Credit: Ashley Hopkinson/EdSource
Students at Allendale Elementary School in Oakland

Tom Armelino, the executive director of the National Association of School Superintendents, has been named to succeed Carl Cohn as executive director of the California Collaborative for Educational Excellence.

The agency is playing a key role in moving California from the top-down, sanctions heavy era of reform under both California and federal law to one that is intended to provide support to districts to improve student outcomes.

Armelino, 57, has deep roots in California, having served as a superintendent of the Shasta County Office of Education for 11 years. He has worked in public education for 32 years, beginning as a language arts teacher in middle school, and later as an elementary school principal and district superintendent in Enterprise Elementary School District in Redding, CA.

Photo courtesy of CCEE

Tom Armelino

He is past president of the Association of the California School Administrators, former chair of the the Fiscal Crisis and Management Assistance Team (FCMAT), and has been a member of Gov. Jerry Brown’s “kitchen cabinet” advising him on education policy.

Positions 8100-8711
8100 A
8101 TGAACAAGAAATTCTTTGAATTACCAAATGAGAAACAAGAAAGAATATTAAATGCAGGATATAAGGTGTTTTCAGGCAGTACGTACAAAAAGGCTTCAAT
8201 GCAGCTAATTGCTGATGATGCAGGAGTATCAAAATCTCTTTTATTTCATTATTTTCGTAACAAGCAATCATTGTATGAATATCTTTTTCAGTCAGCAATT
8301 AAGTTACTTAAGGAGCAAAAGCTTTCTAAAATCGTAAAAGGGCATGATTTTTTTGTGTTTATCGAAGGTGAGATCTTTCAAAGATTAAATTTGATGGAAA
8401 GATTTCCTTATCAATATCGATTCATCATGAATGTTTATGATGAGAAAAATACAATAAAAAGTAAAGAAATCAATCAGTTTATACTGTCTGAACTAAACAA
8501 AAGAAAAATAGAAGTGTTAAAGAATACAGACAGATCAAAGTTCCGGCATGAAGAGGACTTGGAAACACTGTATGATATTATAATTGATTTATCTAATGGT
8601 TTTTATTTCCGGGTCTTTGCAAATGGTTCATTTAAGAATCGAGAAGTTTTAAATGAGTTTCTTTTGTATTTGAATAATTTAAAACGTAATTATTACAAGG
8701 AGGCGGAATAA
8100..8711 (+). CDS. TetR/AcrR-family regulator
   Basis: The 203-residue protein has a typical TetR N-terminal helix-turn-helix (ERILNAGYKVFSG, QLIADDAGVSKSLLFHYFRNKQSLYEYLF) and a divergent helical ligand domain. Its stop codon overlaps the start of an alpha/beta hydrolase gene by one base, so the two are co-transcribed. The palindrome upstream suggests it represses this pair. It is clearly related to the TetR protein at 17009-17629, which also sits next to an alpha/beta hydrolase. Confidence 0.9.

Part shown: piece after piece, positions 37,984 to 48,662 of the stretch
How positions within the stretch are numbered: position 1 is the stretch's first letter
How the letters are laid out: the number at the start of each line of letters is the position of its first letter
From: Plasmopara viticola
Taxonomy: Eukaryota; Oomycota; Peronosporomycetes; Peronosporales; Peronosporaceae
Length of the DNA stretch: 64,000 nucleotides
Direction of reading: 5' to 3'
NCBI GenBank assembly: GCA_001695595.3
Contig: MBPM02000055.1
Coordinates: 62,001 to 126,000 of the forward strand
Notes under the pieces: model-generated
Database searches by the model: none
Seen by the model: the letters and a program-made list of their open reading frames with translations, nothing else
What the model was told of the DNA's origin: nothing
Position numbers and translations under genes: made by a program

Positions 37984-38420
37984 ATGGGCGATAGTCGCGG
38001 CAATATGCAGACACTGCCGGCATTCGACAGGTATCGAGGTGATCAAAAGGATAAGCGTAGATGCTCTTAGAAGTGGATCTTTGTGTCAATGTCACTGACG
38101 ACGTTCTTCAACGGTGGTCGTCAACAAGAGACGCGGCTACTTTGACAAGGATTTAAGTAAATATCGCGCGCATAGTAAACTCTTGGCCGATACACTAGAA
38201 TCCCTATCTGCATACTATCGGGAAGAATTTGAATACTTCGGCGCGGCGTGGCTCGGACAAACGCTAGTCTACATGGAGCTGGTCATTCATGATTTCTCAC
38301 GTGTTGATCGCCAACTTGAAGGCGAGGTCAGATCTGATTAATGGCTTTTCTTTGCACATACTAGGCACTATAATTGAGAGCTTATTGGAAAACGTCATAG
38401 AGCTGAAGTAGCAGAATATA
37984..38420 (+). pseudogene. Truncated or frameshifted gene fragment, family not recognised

Armelino said he was looking forward to joining the collaborative, describing it as “agile, nimble and willing to do whatever it takes to help school districts, charter schools and county offices to help students succeed.”

Sue Burr, the board chair of the collaborative, said Armelino’s background as both a district and county superintendent, as well as his state and national leadership roles, made him “uniquely qualified” to succeed Cohn.

Typically referred to by its acronym CCEE, the collaborative is a small state agency established in 2013 by the state to support districts to improve education outcomes. Despite its size, the agency is central to what state officials are calling “the California Way,” a new statewide accountability system that is supposed to provide technical and other forms of support to districts and counties to improve student and district outcomes.

It is part of a major shift in state education policy away from the California’s 1999 Public School Accountability Act as well as the 2002 federal No Child Left Behind Law which has been replaced by the Every Student Succeeds Act.

Cohn, a former member of the State Board of Education, was formerly superintendent of the Long Beach Unified and San Diego Unified school districts. Also a veteran educator, he was the founding director of the collaborative, and will formally step down from his post in August.


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  1. Don 2 years ago2 years ago

    I’m still waiting for the “increase student outcomes” part. Helping districts doesn’t mean much if the students continue to underperform.
    If helping districts doesn’t result in better outcomes, who exactly is being helped? Or do we need another decade to get that answer?